Categories of Mistakes
Swedroe organizes his mistakes into four categories:

  1. Understanding and Controlling Human Behavior Is an Important Determinant of Investment Performance.
  2. Ignorance Is Bliss.
  3. Mistakes Made When Planning an Investment Strategy.
  4. Mistakes Made When Developing a Portfolio.

Mental accounting - believing that you are playing with the house's money - is a human behavior mistake. So is letting ego dominate the decision-making process (mistake 5); allowing yourself to be influenced by a herd mentality (mistake 6); and projecting recent trends indefinitely into the future (mistake 2).

In the "Ignorance Is Bliss" category are such mistakes as relying on misleading information (mistake 16) and failing to consider the costs of an investment strategy (mistake 18).

Do you fail to tax manage your portfolio throughout the year? Do you rely on market gurus? Do you work with commissioned advisors? These are some of the mistakes (numbers 35, 39, and 41 respectively) that people make when planning an investment strategy.

Finally, mistakes made when developing a portfolio include having too many eggs in one basket (mistake 44) and underestimating the number of stocks needed to build a diversified portfolio (mistake 45).

Why Soundview Likes This Book
Whether you're just starting to explore the stock market, have questions about your past investment choices or want to take advantage of changing circumstances, this highly valuable, well-organized guide will put you on alert to the many mistakes you might be on the verge of making. Keep this one on your shelf. Copyright (c) 2002 Soundview Executive Book Summaries

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Product Details

  • ISBN-13: 9780312291303
  • Publisher: St. Martin's Press
  • Publication date: 6/17/2002
  • Edition description: First Edition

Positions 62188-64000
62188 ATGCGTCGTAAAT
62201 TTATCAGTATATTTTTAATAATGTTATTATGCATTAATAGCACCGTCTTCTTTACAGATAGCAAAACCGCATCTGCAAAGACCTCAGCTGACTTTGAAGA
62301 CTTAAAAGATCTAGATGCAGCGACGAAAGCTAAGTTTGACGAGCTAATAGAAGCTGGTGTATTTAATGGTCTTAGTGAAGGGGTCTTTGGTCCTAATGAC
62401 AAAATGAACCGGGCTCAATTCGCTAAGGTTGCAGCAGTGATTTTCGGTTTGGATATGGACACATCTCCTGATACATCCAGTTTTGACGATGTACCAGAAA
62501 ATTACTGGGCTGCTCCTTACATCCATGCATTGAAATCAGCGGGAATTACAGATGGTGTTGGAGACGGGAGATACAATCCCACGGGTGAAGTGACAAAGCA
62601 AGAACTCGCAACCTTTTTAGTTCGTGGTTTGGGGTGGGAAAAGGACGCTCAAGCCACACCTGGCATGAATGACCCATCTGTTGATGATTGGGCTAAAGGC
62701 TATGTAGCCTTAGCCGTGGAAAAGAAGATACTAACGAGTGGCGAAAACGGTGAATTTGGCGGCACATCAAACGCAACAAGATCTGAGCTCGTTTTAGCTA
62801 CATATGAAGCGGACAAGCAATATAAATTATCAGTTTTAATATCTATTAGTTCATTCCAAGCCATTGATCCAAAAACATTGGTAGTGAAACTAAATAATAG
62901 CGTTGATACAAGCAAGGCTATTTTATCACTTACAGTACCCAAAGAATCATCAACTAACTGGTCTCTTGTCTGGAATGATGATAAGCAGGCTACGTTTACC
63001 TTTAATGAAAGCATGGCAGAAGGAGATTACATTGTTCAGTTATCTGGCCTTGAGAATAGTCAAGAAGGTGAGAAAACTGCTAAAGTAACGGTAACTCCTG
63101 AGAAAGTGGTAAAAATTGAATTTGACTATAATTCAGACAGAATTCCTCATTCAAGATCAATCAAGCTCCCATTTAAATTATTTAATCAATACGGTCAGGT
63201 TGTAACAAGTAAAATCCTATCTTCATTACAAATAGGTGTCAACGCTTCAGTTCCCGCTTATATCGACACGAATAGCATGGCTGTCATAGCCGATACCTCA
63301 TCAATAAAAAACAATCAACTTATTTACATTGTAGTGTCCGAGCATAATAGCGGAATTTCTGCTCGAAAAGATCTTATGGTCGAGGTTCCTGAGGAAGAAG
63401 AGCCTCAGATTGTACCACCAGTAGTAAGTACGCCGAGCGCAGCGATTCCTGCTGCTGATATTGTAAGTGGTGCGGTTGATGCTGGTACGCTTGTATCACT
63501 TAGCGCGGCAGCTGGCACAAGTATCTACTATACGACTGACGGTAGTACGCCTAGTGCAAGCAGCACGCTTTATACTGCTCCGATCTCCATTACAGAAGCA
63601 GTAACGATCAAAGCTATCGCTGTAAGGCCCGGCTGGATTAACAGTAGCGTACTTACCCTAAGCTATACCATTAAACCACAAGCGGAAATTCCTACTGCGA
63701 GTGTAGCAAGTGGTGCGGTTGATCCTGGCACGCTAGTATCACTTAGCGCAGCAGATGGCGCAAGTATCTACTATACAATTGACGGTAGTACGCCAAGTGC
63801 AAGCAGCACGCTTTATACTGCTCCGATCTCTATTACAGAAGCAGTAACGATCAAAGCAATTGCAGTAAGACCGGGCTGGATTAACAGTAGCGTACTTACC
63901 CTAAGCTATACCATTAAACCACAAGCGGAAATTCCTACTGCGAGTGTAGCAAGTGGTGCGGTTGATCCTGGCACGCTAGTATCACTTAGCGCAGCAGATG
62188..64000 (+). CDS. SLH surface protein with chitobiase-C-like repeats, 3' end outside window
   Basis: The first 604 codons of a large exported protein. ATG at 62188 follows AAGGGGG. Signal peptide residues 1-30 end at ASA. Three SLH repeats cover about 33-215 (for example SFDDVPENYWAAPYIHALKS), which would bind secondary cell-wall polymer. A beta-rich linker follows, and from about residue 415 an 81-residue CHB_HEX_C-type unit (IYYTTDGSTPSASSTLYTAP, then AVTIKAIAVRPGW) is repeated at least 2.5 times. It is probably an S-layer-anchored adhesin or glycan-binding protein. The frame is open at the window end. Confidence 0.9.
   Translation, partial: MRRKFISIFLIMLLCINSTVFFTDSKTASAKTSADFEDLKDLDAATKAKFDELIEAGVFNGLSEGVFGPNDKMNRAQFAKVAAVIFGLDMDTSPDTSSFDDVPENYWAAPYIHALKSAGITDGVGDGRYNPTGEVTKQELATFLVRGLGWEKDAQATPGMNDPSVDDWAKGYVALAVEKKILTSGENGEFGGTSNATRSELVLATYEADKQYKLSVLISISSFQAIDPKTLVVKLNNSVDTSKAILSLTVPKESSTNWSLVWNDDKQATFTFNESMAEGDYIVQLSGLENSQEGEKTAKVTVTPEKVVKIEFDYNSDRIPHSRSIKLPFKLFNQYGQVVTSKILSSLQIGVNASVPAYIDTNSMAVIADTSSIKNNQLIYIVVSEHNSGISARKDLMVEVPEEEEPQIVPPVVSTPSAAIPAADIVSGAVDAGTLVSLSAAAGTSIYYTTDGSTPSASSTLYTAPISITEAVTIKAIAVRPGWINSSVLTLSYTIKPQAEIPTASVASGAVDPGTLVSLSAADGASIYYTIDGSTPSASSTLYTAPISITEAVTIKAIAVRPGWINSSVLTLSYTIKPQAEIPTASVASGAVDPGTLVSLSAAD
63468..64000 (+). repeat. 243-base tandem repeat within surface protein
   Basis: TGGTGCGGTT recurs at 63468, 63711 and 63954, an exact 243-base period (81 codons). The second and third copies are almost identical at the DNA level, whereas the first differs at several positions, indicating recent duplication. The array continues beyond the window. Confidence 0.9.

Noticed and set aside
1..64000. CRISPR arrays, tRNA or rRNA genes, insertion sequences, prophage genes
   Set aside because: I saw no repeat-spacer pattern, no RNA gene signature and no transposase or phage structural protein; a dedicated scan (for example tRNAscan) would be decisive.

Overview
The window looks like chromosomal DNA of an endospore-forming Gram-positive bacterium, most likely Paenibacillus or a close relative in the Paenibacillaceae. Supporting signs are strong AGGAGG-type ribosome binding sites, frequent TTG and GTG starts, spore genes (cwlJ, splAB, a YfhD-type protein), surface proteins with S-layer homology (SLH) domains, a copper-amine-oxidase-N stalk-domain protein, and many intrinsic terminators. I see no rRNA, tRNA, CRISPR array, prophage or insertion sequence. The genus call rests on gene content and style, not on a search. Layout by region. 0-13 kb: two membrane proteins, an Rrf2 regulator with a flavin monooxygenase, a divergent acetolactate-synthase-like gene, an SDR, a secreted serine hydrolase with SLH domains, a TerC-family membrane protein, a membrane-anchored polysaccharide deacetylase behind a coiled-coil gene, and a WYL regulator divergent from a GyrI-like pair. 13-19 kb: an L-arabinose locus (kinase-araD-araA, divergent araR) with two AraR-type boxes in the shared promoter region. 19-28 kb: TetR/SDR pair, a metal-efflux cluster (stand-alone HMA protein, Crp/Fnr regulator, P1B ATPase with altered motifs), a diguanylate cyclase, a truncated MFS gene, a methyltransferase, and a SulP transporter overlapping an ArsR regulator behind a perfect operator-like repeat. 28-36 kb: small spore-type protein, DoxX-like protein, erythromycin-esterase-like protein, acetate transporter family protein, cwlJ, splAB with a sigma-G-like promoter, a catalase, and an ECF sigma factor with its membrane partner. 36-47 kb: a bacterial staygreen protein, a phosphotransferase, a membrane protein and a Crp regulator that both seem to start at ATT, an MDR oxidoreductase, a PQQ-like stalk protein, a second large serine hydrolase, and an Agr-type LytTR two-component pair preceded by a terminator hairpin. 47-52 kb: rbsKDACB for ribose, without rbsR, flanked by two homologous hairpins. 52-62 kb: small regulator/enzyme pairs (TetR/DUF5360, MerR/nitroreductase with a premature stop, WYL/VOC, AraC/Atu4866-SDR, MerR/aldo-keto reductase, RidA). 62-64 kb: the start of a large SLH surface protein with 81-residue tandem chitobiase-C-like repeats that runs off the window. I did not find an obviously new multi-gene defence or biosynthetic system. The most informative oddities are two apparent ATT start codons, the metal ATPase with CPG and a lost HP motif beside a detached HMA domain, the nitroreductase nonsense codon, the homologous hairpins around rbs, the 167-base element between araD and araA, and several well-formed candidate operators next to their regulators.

• Pages: 352
  • Product dimensions: 6.18 (w) x 9.48 (h) x 1.16 (d)

Meet the Author

A native New Yorker, Larry E. Swedroe graduated from New York University with an MBA in finance. Author of The Only Guide to a Winning Investment Strategy You'll Ever Need and What Wall Street Doesn't Want You to Know, Swedroe lives in St. Louis, Missouri, where he is head of research and a principal in the firm of Buckingham Asset Management.

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Sort by: Showing 1 Customer Reviews
  • Anonymous

    Posted May 28, 2002

    Rational Investing in Irrational Times

    In this, his latest (and in my opinion, greatest) book, Larry Swedroe provides investors with a solid road map for avoiding the common investment mistakes that make it difficult, if not impossible, for them to reach their financial goals. On the Morningstar Vanguard Diehards Forum, we see posts on an almost daily basis from investors trying to recover from the very mistakes that Swedroe's book addresses. Larry's fluid writing style makes for easy reading by both novice and experienced investors alike. This book contains a wealth of solid information. It's a real gem, and should definitely be part of every investor's library. Mel Lindauer, Forum Leader, Morningstar Vanguard Diehards Forum